"My dear Colette, don't worry. You won't have any problem with Saddam. We'll be rid of the bastard soon enough. And in his place we'll install a pro-Western dictator, who will be good for us and for you."
The Bush administration is quite ingenious indeed. They just invented a new type of democracy -- run by a dictator. Perhaps next time we hear Rice et al talk of liberating the Islamic world and instilling democratic values, we'll know what's really being planned. By the way, Mr Lantos, also hopes to invade Syria, Iran, Lebanon and institute regime changes with pro-Western (read pro-Likud) dictators everywhere else in the Middle East -- except in Jordan where there is one already in place.
Sir-- A few weeks ago, on the region page of Al- Ahram Weekly, there was a photo of Syrian students on a hunger strike demonstrating for Iraq's children. Who caused these children's misery and hunger but The Great Saddam? And by the way how come he and his assistants are all big and tall with full bellies, why is none thin or weak-looking like the sick ill-fed children they show us on television?
Did Saddam consider any of the Arab or foreign leaders before he invaded his Muslim neighbour Kuwait in 1990? Was Kuwait a suburb of Israel? Did he listen to any Arab leader's advice to get out of Kuwait before being struck by Desert Storm? Why is he asking for Arab solidarity now? Why should Arab countries continue to suffer from a vain, sick tyrant?
He certainly deserved the sanctions and the only one who can help the Iraqi nation now is Saddam himself. Please Mr Hussein, be man enough, have mercy on your people and resign -- 33 years of imprisonment for the Iraqi people is more than enough. No one is so naive as to believe the false show of love your people show on the streets of Baghdad. They are surely scared of being slaughtered like your sons-in-law.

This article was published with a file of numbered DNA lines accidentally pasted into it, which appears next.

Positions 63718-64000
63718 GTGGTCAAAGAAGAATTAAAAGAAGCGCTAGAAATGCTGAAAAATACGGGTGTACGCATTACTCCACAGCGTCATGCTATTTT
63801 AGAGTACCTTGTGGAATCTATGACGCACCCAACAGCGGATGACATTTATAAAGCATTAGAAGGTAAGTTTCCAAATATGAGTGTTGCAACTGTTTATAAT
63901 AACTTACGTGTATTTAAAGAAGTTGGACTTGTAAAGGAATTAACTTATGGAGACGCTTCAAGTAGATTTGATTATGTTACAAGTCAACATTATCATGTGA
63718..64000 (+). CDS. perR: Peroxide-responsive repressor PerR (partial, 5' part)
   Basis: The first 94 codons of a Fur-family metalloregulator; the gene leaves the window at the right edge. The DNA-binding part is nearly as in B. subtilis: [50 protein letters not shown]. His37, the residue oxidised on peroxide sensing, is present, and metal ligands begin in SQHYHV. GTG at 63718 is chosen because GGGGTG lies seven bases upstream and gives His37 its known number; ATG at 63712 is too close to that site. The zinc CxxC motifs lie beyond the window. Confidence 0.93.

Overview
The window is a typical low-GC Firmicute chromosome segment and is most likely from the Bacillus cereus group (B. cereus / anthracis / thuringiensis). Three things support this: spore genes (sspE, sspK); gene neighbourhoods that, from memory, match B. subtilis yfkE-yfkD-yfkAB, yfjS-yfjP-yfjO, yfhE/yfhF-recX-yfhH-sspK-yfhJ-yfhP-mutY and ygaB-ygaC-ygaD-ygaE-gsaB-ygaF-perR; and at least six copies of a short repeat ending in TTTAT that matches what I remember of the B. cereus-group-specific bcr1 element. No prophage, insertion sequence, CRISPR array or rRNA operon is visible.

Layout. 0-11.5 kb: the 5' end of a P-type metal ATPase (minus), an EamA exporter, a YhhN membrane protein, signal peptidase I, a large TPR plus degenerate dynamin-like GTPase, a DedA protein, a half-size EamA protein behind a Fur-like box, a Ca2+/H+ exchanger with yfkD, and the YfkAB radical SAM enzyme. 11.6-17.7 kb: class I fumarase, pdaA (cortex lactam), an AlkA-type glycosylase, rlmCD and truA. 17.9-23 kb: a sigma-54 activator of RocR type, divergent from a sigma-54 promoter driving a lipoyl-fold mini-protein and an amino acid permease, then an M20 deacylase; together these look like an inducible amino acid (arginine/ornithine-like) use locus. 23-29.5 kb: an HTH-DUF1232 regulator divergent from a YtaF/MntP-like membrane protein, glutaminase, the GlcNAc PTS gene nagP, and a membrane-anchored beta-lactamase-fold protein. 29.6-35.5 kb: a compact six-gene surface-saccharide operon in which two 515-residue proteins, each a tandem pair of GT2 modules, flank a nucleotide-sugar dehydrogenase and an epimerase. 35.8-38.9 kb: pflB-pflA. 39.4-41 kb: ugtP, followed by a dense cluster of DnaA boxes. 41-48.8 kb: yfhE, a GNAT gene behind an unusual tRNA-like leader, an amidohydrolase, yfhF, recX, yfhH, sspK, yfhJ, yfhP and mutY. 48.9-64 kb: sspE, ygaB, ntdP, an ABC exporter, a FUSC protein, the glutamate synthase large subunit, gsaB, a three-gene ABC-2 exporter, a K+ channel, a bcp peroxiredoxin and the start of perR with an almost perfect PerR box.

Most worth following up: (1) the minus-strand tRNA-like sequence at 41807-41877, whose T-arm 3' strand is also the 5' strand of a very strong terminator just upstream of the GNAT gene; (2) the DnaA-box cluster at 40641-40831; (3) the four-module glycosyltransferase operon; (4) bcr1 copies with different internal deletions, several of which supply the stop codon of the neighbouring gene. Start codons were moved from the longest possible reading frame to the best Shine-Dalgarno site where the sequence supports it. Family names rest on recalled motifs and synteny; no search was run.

I am not for war on Iraq, but I am sure you, Bin Laden and your gangs should be removed from the world scene. And I don't think you have anything to do with real Islam.
Lead by example
Sir-- This is an excerpt from a letter I sent to the White House. It is not intended as a threat, but rather as an opinion during these very delicate times.
Dear President Bush,
I am worried about the world and the way your government is reacting to Iraq. There is no doubt in my mind that Saddam Hussein must go, and fully support putting major world pressure on Iraq and the UN to help get rid of him. However, I believe that the whole world must agree to war before it happens. This is not just America's world and your choices will affect the whole world, therefore you need to ensure that all actions follow the United Nations.
Even if America does go to war, what will it really accomplish? If Iraq has nuclear warheads -- which at this time I believe they do -- what will firing on them do? Do you honestly think you'll get them all in one shot? How can you be sure the Iraqis will not use their arsenal in retaliation? I feel very strongly that if you fire, North America will be more vulnerable than it ever has. Frankly, this is a careless approach, which has people asking if there are ulterior motives for the US.
I know it sounds soft, weak and without leadership, but the truth is, war is no answer. Some country must take the stand and try to solve problems without hurting innocent people. The United States must be this country. You are powerful, you are free and you represent so much for the world, so lead by example. The US can change the old ways of thinking and it can go beyond war to solve this problem with Iraq. For the future it must.
Respect by all